Fatigue is felt in every part of you — from heavy legs and sluggishness around movement to decreased focus and concentration. Sure, it’s totally normal to experience delayed onset muscle soreness (DOMS) and be tired a day or two after intense training, but when your fatigue becomes chronic, this could be a result of too much training or too little fuel.
Chronic fatigue is when your body never has a chance to fully recover — it’s getting almost there and then pounding it with another workout. This negative energy expenditure is constantly pulling from your body’s energy stores — which may already be low — which can complicate things further because your fatigue may be from both overtraining and not eating enough.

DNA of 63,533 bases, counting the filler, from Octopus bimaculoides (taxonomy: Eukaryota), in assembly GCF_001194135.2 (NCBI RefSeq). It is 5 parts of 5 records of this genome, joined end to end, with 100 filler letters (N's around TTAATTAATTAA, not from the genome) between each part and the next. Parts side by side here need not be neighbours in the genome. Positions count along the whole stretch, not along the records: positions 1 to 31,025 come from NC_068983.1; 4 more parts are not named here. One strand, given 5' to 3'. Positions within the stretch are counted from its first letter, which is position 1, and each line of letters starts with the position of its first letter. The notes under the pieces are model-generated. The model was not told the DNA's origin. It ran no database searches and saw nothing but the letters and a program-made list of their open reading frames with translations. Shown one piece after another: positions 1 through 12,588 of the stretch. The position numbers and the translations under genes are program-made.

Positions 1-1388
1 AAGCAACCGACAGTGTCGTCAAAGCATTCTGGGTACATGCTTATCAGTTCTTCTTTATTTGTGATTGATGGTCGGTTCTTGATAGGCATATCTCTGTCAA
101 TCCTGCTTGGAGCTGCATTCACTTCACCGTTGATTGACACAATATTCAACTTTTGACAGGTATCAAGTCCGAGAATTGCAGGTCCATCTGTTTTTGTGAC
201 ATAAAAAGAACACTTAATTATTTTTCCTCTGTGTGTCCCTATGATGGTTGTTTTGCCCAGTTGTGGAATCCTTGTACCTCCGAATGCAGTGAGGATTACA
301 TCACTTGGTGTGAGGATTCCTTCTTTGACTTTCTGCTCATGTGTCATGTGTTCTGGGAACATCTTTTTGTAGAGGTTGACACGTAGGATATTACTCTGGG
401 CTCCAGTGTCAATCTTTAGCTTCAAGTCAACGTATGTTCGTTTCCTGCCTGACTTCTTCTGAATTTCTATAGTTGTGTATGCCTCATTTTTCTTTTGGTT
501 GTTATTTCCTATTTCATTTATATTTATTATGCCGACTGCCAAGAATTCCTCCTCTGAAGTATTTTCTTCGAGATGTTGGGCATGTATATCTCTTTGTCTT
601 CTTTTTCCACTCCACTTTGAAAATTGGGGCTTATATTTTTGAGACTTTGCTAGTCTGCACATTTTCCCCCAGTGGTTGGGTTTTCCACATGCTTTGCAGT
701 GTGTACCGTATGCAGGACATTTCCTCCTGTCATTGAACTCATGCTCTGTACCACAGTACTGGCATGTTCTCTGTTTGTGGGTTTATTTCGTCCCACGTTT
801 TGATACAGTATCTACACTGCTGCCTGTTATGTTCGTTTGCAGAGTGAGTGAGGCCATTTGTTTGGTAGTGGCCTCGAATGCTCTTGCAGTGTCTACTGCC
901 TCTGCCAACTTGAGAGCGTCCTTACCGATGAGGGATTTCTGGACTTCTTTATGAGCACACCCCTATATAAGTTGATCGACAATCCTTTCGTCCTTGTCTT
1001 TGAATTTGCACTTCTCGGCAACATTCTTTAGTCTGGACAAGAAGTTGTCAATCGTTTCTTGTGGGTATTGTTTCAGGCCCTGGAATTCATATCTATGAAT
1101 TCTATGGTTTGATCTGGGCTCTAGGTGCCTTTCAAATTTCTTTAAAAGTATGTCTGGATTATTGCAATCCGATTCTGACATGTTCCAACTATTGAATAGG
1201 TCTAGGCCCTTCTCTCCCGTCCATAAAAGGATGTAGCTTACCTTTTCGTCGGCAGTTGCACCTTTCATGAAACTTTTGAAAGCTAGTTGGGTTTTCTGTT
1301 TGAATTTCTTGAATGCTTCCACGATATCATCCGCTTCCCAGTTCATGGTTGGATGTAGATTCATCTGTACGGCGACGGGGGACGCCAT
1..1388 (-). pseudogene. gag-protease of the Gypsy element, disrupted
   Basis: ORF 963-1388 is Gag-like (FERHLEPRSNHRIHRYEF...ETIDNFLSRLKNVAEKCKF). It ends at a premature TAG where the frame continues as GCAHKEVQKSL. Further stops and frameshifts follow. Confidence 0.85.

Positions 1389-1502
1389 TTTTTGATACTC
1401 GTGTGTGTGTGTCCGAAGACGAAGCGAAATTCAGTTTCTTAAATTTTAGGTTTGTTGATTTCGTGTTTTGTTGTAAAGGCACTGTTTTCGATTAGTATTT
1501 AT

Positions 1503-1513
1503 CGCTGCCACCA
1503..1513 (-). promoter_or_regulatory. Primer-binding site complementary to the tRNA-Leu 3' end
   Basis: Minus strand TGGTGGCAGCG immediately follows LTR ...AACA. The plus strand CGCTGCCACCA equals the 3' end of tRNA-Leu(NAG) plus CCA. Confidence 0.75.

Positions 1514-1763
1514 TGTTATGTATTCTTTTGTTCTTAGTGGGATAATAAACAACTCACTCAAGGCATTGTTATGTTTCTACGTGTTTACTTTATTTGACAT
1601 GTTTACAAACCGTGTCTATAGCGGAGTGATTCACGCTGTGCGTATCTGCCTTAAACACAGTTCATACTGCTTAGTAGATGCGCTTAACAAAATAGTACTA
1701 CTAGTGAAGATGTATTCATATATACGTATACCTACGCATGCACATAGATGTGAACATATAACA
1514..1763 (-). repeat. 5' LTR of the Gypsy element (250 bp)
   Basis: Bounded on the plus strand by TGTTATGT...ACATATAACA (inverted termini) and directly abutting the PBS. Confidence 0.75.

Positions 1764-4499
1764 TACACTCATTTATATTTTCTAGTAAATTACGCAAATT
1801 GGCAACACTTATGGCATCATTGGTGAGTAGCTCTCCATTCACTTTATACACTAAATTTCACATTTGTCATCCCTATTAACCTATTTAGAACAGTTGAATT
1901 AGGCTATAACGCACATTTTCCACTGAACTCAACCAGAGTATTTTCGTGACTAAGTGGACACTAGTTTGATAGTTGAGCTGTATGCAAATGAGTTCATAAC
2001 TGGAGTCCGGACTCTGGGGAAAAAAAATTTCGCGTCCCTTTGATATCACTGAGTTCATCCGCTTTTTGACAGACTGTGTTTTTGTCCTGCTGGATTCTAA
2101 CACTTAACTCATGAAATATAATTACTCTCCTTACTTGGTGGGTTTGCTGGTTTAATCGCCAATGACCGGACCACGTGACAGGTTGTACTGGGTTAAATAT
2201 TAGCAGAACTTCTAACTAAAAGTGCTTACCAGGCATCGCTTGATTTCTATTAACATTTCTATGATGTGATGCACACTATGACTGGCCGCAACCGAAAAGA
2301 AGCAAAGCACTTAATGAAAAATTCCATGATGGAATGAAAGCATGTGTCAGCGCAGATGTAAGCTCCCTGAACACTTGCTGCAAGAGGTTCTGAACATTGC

A decline in performance.
If you’re increasing your training intensity or volume and not seeing results, this may be related to overtraining. Or, if your performance is decreasing — your strength, endurance, and agility aren’t improving — this can also be a sign your body is being taxed.
Difficult training sessions.
If you’re working hard, all of your training sessions are going to be difficult, but there’s a difference — if you experience increased perceived effort in a workout this could be related to overtraining.
This may be an overly high heart rate or a warm-up feeling usually hard.
If you feel like you’re struggling and slogging just to get through a workout, let your body rest and avoid OTS!
Overly moody and irritated.
Overtraining stresses your body out — it can raise cortisol and epinephrine levels which may cause dips in your mood. This hormonal imbalance commonly produces mood swings resulting in irritability paired with a difficult time focusing and concentrating.